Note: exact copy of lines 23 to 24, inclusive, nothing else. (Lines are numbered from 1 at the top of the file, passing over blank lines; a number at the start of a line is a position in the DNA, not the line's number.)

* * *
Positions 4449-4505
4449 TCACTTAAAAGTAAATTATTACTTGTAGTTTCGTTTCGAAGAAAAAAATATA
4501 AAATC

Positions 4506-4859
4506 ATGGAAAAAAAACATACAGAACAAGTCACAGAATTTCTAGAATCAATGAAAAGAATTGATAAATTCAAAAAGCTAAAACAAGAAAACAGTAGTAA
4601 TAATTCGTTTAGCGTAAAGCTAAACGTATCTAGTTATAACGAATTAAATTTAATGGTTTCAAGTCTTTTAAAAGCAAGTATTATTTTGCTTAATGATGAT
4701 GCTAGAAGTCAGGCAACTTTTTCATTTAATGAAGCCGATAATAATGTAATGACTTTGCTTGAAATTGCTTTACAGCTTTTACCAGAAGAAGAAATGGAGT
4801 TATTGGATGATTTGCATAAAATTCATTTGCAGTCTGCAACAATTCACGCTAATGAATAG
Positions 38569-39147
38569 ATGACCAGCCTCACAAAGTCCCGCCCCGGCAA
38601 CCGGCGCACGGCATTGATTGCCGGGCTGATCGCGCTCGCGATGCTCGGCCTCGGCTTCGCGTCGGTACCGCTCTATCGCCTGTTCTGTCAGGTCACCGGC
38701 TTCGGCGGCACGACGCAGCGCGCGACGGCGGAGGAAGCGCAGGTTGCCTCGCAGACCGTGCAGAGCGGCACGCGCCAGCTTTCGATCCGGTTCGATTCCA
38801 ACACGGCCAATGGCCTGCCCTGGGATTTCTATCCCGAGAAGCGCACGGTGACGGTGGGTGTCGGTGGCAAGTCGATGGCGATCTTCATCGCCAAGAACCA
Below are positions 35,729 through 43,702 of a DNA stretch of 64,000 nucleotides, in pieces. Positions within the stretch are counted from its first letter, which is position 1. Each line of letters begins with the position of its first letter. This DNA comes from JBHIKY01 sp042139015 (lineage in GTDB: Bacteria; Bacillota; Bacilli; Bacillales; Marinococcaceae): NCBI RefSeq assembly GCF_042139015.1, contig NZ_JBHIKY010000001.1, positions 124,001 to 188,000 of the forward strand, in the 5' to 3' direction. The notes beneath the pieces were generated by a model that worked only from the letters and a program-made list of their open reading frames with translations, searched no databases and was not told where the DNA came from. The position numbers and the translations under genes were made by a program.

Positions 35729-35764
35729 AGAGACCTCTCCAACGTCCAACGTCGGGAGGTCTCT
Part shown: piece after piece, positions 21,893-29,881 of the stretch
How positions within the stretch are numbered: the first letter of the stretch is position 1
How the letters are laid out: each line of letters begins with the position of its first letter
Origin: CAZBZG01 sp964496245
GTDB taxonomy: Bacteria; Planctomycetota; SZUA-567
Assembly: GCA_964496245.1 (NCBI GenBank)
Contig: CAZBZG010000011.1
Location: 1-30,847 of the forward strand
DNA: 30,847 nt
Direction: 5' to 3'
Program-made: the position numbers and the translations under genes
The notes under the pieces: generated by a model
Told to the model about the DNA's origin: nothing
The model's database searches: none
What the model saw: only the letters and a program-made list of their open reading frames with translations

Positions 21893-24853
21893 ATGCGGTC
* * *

Contig: CAZBZG010000011.1
Location: 1-30,847 of the forward strand